His steps suddenly accelerate slightly, almost unnoticeable, but I do, and I see why—we are approaching the bumper cars, his favourite ride. He holds back, as if hesitant, clears his throat. “Hey, we’re at the bumper cars.” He nods. “Did you know that bumper cars run on electricity? They get powered through the poles that connect the back of the cars to the wire grid at the top.” Toby points to the ceiling as we arrive at the queue.
            “Really?” I act surprised.
            “Yeah. Electricity is converted to kinetic energy—that’s movement—and also, heat. And it’s based off of Newton’s third law of motion—that for every action, there is an equal and opposite reaction.” I raise my eyebrows at him. “I’ve been reading up,” he mumbles, embarrassed, and shifts his weight to his other foot. I am struck by how smart he is, how curious, how brilliant. I am in awe. He is after all, only seven.
            He is quiet, but his eyes shine, and I know he is almost impatient, a bird about to burst forth from its nest. “Let’s go,” I turn and take a few steps away from the cars. He stares after me, crestfallen. I pause and turn back to him, beam wide like an open wallet. “Daaaaaad,” he whines. I grab him into a wrestler’s embrace, squeeze him tight despite his protests. “This cool-boy attitude you’re trying to pull is so not working,” I playfully punch his face. He proceeds to deny it, but not very convincingly, as we get in line.
            “You suck, Dad,” he finally ends his rant. “Language,” I reply. “Sorry.” But I am smiling so hard.
The final credits of the movie scroll up and fade out to black. I glance to my right and see that my wife is asleep, and lightly snoring, her mouth open. Thankfully, she had suspected nothing, even though our little “skit” to explain how I had finished work early and picked him up for ice cream was a poor performance, to say the least. Either that or my wife was one damn good actor.
My eyes sweep over the coffee table where three pairs of feet were miraculously propped up on between the dishes from dinner earlier. Pizza and birthday cake for dessert was a roaring success, well applauded by both Toby and my wife. You can never go wrong with pizza. And who doesn’t love birthday cake? Wishes were made, copious kisses were planted on a seemingly reluctant recipient, and laughter heard throughout. The movie of choice was of course decided on by the birthday boy (Teenage Mutant Ninja Turtles for the hundredth time) and (grudgingly) accepted by all.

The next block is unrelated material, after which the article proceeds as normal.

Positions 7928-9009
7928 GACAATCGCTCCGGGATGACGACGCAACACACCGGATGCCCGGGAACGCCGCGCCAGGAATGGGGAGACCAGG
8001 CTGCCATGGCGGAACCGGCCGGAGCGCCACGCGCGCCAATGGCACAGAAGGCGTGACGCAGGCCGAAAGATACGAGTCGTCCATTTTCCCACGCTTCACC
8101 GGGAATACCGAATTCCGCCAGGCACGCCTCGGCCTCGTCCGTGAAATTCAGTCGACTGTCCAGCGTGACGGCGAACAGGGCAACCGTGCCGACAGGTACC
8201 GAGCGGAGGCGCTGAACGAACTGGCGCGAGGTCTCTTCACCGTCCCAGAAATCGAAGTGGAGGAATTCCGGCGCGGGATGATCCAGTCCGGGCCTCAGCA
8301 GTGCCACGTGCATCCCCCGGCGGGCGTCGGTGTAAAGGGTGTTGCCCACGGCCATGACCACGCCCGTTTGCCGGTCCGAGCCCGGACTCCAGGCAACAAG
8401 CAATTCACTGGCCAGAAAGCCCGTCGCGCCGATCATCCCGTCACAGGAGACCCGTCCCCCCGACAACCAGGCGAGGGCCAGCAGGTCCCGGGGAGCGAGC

And on my lap, Toby lies, where his slightly-too-long fringe covers his eyes, and a tiny bit of cream sticks to the corner of his lips. I thought to wipe it for him but didn’t for fear of waking him. My left leg is asleep, tiny pins and needles running up and down it, and I yearn to stretch, but instead, I continue staring at my son.
I think back to the day he was born, and remember thinking that nothing anyone had ever said to me then had prepared me for the arrival of my son, a little ball of angry, bawling red; the overwhelming fear and sense of responsibility that consumes you at that moment, and all moments since, the love, the joy. The anticipation of nurturing this little creature whom everyone says has my eyes, my chin, my way with words, my devilish grin, into the man he is meant to be, a man I would be proud to call mine. He is one that I am already proud to call mine.
A flash of the world spinning 360 degrees, the steering wheel, the roar of metal against metal, his screams. What is this? A glitch?
He stirs suddenly in spite of my best efforts to be completely still. He frowns, wrinkles his nose, blinks up at me, relaxes. “Hi, dad,” his voice croaky. “Hey, buddy.” We are silent for a moment, eyes and hearts connected. “Best birthday ever,” he whispers. I inhale. “I love you,” I place my hand on the top of his head, draw comfort from the warmth, try to absorb it, sear it into my memory forever. My heart is full, overflows, spills over like a waterfall over Toby, over the coffee table, filling the room. Intense joy.
Just like that, everything fades out to black, and I am hit with sudden panic, screaming inside. “No!” I shout. “No, not yet, please! Give me more time!”
My heart falls as I see the familiar white coat come into focus. I am sweating. “I’m sorry, Mr. Daniel. Your time is up,” her eyes are soft, almost apologetic. She proceeds to remove the IV lines from my wrists, the neurofeedback EEG sensor cap that feeds the images to my brain. “But I need more time,” I plead. She is a statue. “Please. I have more money.” She finally sighs. “Just…please. He is—was my son,” I grab her hands, desperate. She gently pulls away.
“We don’t recommend that our patients spend too long in one session, Mr. Daniel. Maybe at the next one? Make an appointment at the front office, and we will be waiting for you next week, okay?”
I slump into my chair, resigned. Till next week, Toby. I’ll see you again soon.